The Cyber-Rights & Cyber-Liberties (UK) representatives will also bring a recently published Council of Europe Recommendation "for the Protection of Privacy on the Internet," (No R (99) 5 of the Committee of Ministers to Member States, http://www.coe.fr/cm/ta/rec/1999/99r5.htm) to the attention of the Trade and Select Committee. These excellent guidelines are along the lines of CR&CL(UK)’s approach to individual privacy and drafting of a "privacy letter" from the users perspective.

Mr Yaman Akdeniz, the Director of CR&CL(UK) stated that:

"The enactment of the Human Rights Act 1998 within the UK is a major step towards a new era in which individual rights and liberties will be strongly respected and taken into account while government policies are fostered. We believe privacy is far the most important right which needs protection in the Information Age and it should be the duty of the government to protect such individual rights."

Mr Nicholas Bohm, E-Commerce Policy Adviser to CR&CL(UK) stated that:

"Recent Government announcements have shown that industry and privacy lobbies are working in the same direction. But the Select Committee has the chance to show that standing up for individual liberty and privacy in cyberspace is just as important as supporting commerce and industry."

Dr Brian Gladman, the Technology Policy Adviser to CR&CL(UK) stated that:

""Law Enforcement authorities need to overcome their fear of encryption and their desire for solutions that create more risks for society than they remove. Instead, they need to invest in the development of the expertise needed to remain effective in a future environment where cryptographic information protection will be the norm."

Professor Clive Walker, deputy director of CR&CL(UK) added:

"In a democratic society, police powers must be open, workable and fair. These principles will not be achieved by dealings behind closed doors between the police and Internet Service Providers nor by future wide-ranging legal powers to access private correspondence. There is insufficient evidence that encryption is the computer equivalent of a sawn-off shotgun and that its users need to be potentially treated as if they were a virtual community of masked villains."

Notes for the Editors


For immediate release: 13:00 GMT, 24 February, 1999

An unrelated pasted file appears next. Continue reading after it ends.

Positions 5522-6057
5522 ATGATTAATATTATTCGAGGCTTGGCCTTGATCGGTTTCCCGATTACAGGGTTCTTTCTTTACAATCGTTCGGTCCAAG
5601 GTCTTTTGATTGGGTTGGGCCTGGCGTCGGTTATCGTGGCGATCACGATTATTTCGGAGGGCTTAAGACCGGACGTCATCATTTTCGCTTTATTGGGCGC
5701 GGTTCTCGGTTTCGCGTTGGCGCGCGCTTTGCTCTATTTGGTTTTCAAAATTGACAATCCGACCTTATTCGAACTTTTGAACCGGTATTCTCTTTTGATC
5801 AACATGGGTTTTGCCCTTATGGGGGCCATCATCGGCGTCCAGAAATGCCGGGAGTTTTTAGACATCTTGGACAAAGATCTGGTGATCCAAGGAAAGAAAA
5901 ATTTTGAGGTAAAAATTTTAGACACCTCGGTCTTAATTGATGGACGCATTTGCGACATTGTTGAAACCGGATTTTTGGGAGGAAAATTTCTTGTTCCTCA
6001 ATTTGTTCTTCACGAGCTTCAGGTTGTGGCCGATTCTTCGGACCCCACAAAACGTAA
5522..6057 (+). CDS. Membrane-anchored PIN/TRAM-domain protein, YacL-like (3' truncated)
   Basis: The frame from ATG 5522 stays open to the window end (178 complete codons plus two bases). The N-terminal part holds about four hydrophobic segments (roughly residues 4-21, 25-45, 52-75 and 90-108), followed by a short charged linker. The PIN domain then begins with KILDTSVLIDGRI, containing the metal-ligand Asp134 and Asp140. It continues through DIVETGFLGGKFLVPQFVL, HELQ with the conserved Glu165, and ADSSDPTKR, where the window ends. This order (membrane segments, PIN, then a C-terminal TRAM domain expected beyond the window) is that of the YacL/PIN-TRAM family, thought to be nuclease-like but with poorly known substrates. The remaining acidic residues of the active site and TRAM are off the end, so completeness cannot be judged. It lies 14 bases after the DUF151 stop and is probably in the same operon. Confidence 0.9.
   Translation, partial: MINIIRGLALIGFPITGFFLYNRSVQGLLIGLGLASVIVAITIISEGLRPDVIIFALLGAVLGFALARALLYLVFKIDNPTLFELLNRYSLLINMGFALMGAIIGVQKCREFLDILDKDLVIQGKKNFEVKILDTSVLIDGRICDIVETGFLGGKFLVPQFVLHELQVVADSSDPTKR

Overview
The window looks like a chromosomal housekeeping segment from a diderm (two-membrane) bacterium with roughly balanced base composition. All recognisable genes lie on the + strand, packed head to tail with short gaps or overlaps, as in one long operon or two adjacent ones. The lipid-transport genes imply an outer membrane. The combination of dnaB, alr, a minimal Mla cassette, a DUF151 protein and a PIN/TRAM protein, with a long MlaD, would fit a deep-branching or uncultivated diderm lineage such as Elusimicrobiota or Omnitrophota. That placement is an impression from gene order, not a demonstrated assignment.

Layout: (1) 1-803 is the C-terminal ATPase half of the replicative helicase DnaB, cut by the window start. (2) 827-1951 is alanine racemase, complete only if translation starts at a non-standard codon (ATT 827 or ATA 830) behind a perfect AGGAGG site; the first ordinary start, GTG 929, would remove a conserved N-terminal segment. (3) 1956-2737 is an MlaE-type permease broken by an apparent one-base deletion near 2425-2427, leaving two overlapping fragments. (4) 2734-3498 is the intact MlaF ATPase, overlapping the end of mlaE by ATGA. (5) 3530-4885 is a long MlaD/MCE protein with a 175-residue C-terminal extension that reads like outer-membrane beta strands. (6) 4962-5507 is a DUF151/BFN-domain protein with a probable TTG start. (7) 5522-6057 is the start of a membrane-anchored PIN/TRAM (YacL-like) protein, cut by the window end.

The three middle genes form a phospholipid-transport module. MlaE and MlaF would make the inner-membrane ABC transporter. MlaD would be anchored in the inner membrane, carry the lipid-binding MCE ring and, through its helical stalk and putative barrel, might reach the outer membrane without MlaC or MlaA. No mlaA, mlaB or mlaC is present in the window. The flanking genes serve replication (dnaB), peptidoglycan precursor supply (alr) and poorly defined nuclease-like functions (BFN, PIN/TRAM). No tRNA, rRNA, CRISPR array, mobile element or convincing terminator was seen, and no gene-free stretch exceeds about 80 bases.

CR&CL (UK) issues a report on Intel and privacy concerns

LEEDS - Today Cyber-Rights & Cyber-Liberties (UK) publishes its report on the Intel PIII Processor Serial Number Feature. The report written by Dr Brian Gladman, Technology Policy Adviser to Cyber-Rights & Cyber-Liberties (UK) criticises Intel for introducing security features on the new Intel PIII chip without adequate or timely public consultation. The report calls for a change in policy for such features, which should in future involve open consultation on time scales which allow concerns about their operation and use to be resolved. The report, furthermore, proposes a new way forward, including important recommendations for Intel, PC Manufacturers, Suppliers, Retailers, Software (and Web/Internet Service) Suppliers, and PC Owners (especially Consumers and Home Users).

The report which is available through (a copy of the report is attached at the end of this press release) <http://www.cyber-rights.org/reports/intel-rep.htm> states that:

"CR&CL(UK) does not have any doubts about Intel’s desire to improve security for its customers. We are, however, surprised to be faced with a ‘fait accompli’ on such an important issue. We are also surprised to be put in this position by a company that has a global influence on the safety, the security and the privacy of millions of consumers. We simply cannot accept that such steps should be taken without the widest possible public consultation."

Dr Brian Gladman, the Technology Policy Adviser to CR&CL(UK) who co-ordinated the CR&CL(UK) strategy in relation to Intel PIII privacy and security issues stated that:

"While I feel sure that Intel is genuine in wanting to improve security for its end users, the company needs to be more open about their approach and more willing to involve the wider community at a much earlier stage in their thinking in order to avoid the misunderstandings and concerns that have so clearly been the result of their PIII announcement"

Mr Yaman Akdeniz, the Director of CR&CL(UK) stated that:

" We are concerned with the impact of this new technology on privacy. Our report is critical and constructive at the same time. We hope, Intel, the computer industry, and the consumers will take into account our recommendations."

Mr Nicholas Bohm, E-Commerce Policy Adviser to CR&CL(UK) added:

"Serial numbering of chips, under the owner's control, could offer some useful benefits. But it could also be helpful to repressive regimes in taking action against dissidents who use the Internet to promote democracy and human rights causes. And if software vendors tried to tie licences to individual processors as an anti-piracy technique, it could lead to awkward practical problems for users wanting to upgrade processors or run on a backup system. Intel do not seem to have thought through the implications of their plans for the PIII chip."

Notes for the Media:

Contact Information

Dr Brian Gladman, Crypto Technology Policy Adviser,
Cyber Rights & Cyber-Liberties (UK)
E-mail: brg@cyber-rights.org

Mr Yaman Akdeniz,
Drector of Cyber-Rights & Cyber-Liberties (UK)
E-mail: lawya@cyber-rights.org

Mr Nicholas Bohm,
E-Commerce Policy Adviser, Cyber Rights & Cyber-Liberties (UK)
E-mail: nbohm@cyber-rights.org


For Immediate Release - 10 February, 1999

Civil Liberties organisation questions the IWF review process

LEEDS - Cyber-Rights & Cyber-Liberties (UK) today criticised the review process of the Internet Watch Foundation.